The Pompeys Pillar National Monument is large sandstone rock formation located northeast of Billings, Montana. William Clark, of the Lewis and Clark expedition, etched his signature at the top of the formation. Thus far, the signature is the only known physical evidence of the Lewis and Clark expedition. Clark called the rock formation Pomp after the son of Sacagawea, the Shoshoni Native American who accompanied Lewis and Clark on their journey. The word pompy means little chief in the Shoshoni language. The rock was given its name Pompeys Pillar in the account of the expedition which was published in 1814. It was designated a National Landmark in 1965, but that designation was removed in 2001 when it was named a National Monument.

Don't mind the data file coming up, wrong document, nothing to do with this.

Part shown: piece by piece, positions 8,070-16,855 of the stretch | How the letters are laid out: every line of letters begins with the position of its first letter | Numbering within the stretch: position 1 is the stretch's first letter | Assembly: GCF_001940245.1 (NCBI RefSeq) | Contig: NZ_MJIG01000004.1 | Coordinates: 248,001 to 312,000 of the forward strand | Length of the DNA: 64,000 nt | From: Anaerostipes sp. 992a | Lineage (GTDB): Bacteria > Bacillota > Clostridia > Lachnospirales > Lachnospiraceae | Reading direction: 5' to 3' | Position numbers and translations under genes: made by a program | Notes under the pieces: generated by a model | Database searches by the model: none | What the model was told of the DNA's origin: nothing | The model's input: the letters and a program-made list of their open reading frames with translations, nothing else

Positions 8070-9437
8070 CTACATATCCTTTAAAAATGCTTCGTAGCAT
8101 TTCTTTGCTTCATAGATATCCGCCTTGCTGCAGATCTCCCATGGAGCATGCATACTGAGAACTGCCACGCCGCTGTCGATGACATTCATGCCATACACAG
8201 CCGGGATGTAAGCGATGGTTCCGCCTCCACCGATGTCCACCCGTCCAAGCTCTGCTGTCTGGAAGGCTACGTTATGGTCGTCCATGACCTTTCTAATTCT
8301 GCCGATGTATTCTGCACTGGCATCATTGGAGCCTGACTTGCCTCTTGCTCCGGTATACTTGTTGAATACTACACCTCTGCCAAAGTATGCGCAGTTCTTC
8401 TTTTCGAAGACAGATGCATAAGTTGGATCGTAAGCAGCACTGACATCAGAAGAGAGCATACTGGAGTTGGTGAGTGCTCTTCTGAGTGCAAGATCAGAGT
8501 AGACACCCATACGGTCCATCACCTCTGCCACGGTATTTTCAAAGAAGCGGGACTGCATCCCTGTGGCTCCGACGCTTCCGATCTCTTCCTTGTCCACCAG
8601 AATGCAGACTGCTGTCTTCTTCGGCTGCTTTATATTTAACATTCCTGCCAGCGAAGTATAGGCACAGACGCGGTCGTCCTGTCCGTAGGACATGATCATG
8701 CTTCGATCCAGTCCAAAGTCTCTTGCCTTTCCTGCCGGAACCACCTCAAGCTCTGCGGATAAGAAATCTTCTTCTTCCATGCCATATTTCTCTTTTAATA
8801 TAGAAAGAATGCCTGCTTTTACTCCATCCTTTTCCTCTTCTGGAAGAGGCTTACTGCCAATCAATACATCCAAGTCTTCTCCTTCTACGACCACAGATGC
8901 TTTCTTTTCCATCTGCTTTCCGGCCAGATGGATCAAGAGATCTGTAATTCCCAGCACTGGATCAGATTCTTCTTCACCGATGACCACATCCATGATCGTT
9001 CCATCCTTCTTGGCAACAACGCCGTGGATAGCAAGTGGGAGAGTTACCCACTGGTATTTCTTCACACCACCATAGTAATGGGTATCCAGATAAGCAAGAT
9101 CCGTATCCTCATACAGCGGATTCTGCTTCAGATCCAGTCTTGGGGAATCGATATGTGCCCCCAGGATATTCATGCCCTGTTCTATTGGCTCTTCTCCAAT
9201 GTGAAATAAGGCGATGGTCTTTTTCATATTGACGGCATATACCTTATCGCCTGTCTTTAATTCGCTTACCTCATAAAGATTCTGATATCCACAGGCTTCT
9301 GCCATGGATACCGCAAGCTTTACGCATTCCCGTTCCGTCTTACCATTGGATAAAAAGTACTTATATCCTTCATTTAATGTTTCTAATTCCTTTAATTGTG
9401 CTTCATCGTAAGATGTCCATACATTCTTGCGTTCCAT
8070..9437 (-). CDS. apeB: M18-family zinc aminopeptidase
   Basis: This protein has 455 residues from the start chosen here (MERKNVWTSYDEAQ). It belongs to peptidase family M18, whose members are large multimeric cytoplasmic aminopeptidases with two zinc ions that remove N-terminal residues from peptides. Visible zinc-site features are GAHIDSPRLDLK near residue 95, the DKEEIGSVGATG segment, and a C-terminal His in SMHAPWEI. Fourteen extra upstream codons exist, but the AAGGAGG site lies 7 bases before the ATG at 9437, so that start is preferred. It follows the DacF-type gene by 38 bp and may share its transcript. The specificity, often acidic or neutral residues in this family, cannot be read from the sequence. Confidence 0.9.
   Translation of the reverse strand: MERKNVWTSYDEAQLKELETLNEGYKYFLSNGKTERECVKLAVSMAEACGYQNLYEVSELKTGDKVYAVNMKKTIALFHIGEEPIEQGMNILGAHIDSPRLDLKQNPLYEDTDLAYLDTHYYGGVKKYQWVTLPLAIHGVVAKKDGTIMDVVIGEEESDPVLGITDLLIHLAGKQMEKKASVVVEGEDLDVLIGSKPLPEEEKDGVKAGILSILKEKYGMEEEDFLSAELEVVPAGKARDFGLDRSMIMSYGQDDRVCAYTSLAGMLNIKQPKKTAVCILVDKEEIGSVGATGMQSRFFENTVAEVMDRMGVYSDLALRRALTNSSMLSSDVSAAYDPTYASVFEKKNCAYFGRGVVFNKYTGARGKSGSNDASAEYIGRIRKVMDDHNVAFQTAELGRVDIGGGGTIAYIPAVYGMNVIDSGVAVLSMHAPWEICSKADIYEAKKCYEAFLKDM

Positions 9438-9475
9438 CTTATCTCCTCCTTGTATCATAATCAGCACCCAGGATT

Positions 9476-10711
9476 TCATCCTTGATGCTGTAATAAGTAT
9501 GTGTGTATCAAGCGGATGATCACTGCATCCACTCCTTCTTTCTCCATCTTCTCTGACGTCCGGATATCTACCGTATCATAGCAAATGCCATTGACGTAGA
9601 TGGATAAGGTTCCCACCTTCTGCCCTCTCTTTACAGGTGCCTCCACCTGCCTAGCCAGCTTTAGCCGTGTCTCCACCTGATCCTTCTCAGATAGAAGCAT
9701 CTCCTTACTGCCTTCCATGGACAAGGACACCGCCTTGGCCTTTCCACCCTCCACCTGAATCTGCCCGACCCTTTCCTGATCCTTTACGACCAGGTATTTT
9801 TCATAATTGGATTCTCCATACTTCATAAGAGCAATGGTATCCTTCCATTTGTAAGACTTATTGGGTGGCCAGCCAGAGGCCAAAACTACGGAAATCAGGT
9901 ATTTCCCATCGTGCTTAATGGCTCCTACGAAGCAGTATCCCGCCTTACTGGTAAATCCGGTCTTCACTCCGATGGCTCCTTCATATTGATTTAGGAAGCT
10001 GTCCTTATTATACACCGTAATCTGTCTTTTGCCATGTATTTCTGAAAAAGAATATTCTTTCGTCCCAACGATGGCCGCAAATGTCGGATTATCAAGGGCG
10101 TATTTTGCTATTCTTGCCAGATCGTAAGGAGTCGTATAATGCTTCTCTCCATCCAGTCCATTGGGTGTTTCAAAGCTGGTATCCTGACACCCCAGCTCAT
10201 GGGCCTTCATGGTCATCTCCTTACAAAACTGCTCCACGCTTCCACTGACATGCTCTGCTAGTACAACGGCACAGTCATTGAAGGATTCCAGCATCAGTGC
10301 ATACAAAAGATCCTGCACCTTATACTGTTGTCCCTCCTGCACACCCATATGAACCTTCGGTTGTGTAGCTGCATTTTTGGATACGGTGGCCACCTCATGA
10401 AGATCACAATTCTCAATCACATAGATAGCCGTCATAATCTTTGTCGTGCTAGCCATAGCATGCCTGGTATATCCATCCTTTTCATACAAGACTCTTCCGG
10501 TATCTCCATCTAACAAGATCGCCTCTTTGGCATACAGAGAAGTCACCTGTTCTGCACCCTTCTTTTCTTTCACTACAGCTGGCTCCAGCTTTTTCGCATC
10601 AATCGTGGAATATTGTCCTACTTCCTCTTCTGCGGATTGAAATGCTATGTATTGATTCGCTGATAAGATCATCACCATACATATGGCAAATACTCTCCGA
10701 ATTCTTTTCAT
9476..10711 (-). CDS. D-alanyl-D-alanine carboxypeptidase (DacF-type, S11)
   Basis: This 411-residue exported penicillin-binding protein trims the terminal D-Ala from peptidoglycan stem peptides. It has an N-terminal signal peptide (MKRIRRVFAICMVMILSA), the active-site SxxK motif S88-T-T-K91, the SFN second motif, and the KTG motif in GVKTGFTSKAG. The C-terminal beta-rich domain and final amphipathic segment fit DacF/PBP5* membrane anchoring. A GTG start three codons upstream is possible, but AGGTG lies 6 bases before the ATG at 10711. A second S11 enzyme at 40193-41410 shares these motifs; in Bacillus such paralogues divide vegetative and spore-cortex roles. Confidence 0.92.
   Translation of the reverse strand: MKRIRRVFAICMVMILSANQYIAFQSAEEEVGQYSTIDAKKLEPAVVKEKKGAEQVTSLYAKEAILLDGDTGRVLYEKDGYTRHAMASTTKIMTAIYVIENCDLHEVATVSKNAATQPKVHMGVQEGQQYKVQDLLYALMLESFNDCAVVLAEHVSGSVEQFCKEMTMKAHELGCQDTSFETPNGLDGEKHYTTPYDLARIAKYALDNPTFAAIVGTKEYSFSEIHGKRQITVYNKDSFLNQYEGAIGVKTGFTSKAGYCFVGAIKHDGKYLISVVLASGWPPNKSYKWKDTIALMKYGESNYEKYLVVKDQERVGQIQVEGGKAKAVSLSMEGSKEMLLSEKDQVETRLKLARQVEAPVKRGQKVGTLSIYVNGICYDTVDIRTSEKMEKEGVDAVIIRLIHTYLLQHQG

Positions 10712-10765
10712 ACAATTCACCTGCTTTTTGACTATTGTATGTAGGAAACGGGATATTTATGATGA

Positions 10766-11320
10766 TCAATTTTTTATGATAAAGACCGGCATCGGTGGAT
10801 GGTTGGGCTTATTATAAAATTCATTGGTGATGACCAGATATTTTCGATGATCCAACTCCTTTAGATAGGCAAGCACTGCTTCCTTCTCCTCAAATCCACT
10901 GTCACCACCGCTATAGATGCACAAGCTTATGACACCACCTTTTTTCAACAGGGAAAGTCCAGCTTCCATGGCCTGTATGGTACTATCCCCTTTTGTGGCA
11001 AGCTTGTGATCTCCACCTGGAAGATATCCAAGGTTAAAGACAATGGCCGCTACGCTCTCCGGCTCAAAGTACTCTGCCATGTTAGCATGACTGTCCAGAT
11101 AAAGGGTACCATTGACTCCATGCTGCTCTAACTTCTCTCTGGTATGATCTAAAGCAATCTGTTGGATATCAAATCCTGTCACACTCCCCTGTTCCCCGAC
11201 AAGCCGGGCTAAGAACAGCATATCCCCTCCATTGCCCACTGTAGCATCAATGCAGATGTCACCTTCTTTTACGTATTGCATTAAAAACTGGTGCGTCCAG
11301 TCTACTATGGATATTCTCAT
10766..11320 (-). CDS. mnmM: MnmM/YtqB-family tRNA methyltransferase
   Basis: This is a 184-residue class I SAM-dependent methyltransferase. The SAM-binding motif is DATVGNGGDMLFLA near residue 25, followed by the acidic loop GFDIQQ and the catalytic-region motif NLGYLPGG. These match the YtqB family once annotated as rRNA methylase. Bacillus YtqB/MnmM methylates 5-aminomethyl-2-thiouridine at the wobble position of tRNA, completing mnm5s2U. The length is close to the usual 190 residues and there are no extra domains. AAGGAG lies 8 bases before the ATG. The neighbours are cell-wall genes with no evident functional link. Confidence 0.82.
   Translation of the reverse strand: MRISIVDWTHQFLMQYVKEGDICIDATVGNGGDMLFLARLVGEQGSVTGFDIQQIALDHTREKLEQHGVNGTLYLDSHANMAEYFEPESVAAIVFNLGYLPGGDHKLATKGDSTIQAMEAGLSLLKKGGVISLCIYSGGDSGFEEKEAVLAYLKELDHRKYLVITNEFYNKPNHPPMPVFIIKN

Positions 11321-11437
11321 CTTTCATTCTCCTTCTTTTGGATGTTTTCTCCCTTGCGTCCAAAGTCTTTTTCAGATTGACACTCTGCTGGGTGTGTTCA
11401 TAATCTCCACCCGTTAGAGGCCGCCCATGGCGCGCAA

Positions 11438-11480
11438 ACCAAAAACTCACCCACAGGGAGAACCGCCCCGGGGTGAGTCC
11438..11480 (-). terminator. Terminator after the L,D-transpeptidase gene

Pompeys Pillar did not officially belong to any piece of property until the mid 1800s when it became part of the Crow Indian Reservation. Not long after it was removed from the reservation but the Crow people were allowed to establish homesteads in the surrounding area. In 1955, the Foote family purchased the property and they remained there until 1989. In December of that year, the Bureau of Land Management was created to develop plans for the site. The bureau bought it in 1991 and opened it a year later. A few years later in 2006, the Pompeys Pillar Interpretive Center was built.